I think somewhere out there, surrounded by quantum and nanomachines, is a parallel universe where L. Ron Hubbard never went into pulps, but had a humble yet satisfying career writing articles for travel magazines, promotional material for car companies, and hotel brochures.
Madison got the distinct impression they were not seeing everything there was to see in these rooms. Something odd about it all, something strange. Spooky. Part of it was that there seemed to be windows but they were all black.
So the guy who built this place was big on electronic security, and lived in a society with hologram projectors, but people still think this place is haunted. If I solve the mystery early, can I go home?
One of the old retainers talks about the place's security systems, Flick gushes to Madison about the half a million credits' worth of loot in this building, and I want to cry. Pay status UNLIMITED. Access to the billions of spacebux in the empire's treasury. Why do we have to do this? Why did Hubbard populate his books with stupid characters? Why did he invent this subplot? Why do these books have to hurt so much?
And it doesn't get better. This stuff goes on and on into the middle of the book. (Bleep). (Bleep)!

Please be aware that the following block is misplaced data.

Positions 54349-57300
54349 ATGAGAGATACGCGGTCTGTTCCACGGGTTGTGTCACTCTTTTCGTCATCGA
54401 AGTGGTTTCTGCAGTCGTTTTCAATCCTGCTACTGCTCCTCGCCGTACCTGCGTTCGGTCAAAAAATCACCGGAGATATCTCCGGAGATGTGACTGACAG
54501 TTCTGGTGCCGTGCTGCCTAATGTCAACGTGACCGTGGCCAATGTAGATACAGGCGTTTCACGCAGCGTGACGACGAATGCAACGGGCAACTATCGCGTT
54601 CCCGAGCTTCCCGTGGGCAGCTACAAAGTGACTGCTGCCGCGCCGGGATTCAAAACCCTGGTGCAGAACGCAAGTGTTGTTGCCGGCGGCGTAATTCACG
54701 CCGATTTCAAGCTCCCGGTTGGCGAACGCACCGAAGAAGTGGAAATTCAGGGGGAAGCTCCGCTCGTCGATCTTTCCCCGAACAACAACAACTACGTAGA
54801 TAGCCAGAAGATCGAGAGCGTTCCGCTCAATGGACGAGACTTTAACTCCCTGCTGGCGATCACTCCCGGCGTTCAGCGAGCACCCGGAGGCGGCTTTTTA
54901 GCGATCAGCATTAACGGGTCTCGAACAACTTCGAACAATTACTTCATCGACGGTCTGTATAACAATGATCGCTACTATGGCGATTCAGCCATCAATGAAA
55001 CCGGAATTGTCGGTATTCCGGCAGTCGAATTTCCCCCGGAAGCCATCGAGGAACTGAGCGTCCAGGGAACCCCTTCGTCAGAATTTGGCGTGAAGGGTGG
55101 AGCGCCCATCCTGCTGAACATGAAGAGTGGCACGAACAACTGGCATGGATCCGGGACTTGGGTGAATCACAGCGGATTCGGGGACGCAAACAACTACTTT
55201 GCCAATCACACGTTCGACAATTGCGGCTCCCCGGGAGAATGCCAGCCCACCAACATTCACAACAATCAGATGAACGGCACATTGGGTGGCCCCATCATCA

The butler, or something, acknowledges what an idiotic idea this huge "townhouse" is, since it's under one deed that can't be broken up to make it a hotel or whatever. Madison tries to bid too low so he and Flick will have to give up and do something to further the story's plot, but in a hilarious bit of irony the old man accepts his offer of twenty thousand credits.
Madison blinked. Then he suddenly realized the offer was about four hundred thousand dollars!
Numbers mean nothing. You have infinite money, you're on another planet, this book was written decades ago and inflation has happened. Stop using numbers, Hubbard.
Well, I say that, but if you look closely at the sums...
HE HAD BOUGHT A HAUNTED TOWN-HOUSE!
Holograms. You saw Hisst become a big red space devil just a few chapters ago, you're just not allowed to remember that for fifty pages. Also, you're supposed to be a product of psychology and therefore atheistic and soulless and... I'm really surprised I'm so bothered by this. Is this a delayed response to the Teenie chapters? Or is the fact that this chapter doesn't even make sense in-story what sets it apart?
Tune in next time as Flick, who is now a more active protagonist than Madison, assembles a crack team to rob the treasures he already owns thanks to a credit card worth infinitely more than what he hopes to steal.
Back to Chapter Three